Kiwis can finally stream the craziest R-rated comedy of the year
Bottoms is available to stream on Prime Video.
(R16, 91 mins) Directed by Emma Seligman Reviewed by James Croot ****
Shiva Baby was one of the true comedic delights of the Covidravaged 2020 cinematic year. Emma Seligman’s debut feature (adapted and opened out from her 2018 short film of the same name) was a bittersweet, adult, pitch-black farce filled with laugh-out-loud moments. It also provided a terrific showcase for its 20-something star Rachel Sennott.
But if Shiva felt like a younger generation’s answer to Curb Your Enthusiasm or Clerks, then Seligman and Sennott’s follow-up appears very much inspired by 80s teen tales like Revenge of the Nerds, The Breakfast Club and Wet Hot American Summer.
Tired of being “hated” for being “gay, untalented and ugly”, Rockbridge Falls High School seniors PJ (Sennott) and Josie (Abbott Elementary and The Bear’s Ayo Edebiri) decide it’s time to change their social status.
However, with their respective cheerleader crushes Brittany (Kaia Gerber) and Isabel (Havana Rose Liu) barely acknowledging their existence – and the rest of school obsessed with their football team’s rivalry with Huntington High’s Golden Ferrets – altering perceptions will not be easy.
Things go from bad to potentially catastrophic during the traditional opening event of the school year, when a chance to separate Isabel from her serial cheating boyfriend Jeff (The Changeover’s Nicholas Galitzine) goes pear-shaped.
Turns out grazing the knee of “the most good-looking, all-American, red-blooded muscular man this town has ever seen” (as Rockbridge Falls’ principal describes their star quarterback) with your car, while he’s harassing his girlfriend, can see you threatened with expulsion, especially when everyone thinks you actually got into a physical altercation with him.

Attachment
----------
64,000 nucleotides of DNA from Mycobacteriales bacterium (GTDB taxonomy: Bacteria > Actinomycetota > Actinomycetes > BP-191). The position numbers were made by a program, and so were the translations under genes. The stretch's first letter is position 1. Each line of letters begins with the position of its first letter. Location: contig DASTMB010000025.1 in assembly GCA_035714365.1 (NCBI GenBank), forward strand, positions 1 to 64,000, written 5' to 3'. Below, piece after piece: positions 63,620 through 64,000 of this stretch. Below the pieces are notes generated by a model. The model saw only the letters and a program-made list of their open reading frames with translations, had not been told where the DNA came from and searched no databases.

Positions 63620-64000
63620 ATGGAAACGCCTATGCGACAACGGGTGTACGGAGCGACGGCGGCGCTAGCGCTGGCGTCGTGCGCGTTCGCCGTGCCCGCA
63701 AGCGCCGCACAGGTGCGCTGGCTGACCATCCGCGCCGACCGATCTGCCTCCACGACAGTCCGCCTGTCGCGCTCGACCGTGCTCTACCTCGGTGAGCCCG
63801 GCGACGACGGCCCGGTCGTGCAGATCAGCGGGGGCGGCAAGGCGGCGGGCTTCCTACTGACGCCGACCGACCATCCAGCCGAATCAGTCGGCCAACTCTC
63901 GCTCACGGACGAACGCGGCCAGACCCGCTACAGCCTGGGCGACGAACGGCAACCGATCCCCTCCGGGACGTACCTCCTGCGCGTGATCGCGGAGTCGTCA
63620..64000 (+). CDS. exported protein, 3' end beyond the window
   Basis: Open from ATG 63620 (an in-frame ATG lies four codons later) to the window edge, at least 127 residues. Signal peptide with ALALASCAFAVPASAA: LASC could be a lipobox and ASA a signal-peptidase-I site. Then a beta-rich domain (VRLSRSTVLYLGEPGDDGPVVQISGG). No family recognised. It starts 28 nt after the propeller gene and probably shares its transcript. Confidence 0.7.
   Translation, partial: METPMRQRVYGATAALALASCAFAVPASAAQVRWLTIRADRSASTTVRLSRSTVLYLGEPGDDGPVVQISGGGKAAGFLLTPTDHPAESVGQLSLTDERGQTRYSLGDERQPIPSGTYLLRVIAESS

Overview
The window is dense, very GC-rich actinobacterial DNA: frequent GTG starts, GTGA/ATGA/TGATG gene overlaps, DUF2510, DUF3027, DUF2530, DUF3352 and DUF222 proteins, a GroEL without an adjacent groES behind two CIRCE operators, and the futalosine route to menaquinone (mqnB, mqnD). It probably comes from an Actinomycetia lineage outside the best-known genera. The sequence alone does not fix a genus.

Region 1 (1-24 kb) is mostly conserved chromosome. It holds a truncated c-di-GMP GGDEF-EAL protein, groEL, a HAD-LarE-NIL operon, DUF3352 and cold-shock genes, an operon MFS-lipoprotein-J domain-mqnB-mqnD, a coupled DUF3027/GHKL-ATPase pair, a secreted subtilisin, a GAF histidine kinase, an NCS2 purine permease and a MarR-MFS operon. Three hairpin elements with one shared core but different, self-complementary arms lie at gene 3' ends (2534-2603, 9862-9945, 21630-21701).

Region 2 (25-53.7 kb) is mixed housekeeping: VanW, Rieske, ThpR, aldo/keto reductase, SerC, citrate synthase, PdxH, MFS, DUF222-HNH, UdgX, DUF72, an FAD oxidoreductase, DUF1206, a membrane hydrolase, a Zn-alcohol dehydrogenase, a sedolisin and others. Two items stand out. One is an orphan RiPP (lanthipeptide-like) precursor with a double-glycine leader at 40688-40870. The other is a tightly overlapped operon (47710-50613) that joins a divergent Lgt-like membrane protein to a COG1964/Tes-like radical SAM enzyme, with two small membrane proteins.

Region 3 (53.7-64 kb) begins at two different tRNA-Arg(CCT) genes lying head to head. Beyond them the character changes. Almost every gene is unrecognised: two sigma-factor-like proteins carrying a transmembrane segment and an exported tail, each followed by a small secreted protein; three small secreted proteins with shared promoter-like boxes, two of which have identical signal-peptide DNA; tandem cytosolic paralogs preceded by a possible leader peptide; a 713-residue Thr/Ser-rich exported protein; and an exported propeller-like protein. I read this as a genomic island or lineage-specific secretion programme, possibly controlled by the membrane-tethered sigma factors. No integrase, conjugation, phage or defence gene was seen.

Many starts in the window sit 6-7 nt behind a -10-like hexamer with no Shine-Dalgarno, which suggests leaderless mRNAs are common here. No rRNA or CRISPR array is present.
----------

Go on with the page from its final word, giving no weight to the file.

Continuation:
In her desperation to save their chances of going to college, or preventing them from becoming complete campus pariahs, PJ claims the incident was actually practice for a “feminist self-defence club”.
This lie not only saves their asses, but when subsequent rumours abound of their hard-women status, it gives the pair the idea to start holding sessions for real, especially when Isabel and Brittany both suddenly show interest.
Legitimised thanks to persuading the distracted and in-the-middle-of-a-messydivorce history teacher Mr G. (Marshawn Lynch) to be the club’s “adviser”, they become a huge hit, creating a safe space for the school’s young women to be themselves – and smash the crap out of one another.
However, not everyone is happy with the attention being diverted away from the school’s traditional sporting “heroes”.
At once a modern-day homage to the traditionally male-oriented coming-ofage sex comedies of decades past – like Porky’s and American Pie – and a fabulously subversive mickey take of them, Bottoms is also the best tale of high school female friendship since the brilliant Booksmart (its smart, sassy observations and anarchic sensibilities also reminded me of the underrated, early 80s Sarah Jessica Parker-starring sitcom Square Pegs).
Yes, there’s a touch of the Beverly Hills 90210s about having Edebiri and Sennott play characters a decade younger than themselves, but that actually just adds to the retro feel of the premise (as does the prominent, pitch-perfect use of Bonnie Tyler’s Total Eclipse of the Heart and Avril Lavigne’s Complicated in two key scenes).
Its provocative nature, colourful language and physicality won’t be for everyone, but for those game for a laugh and who can’t wait for – or stand – the imminent prospect of a musical version of Mean Girls, Bottoms is riotous fun.
Weekend | Entertainment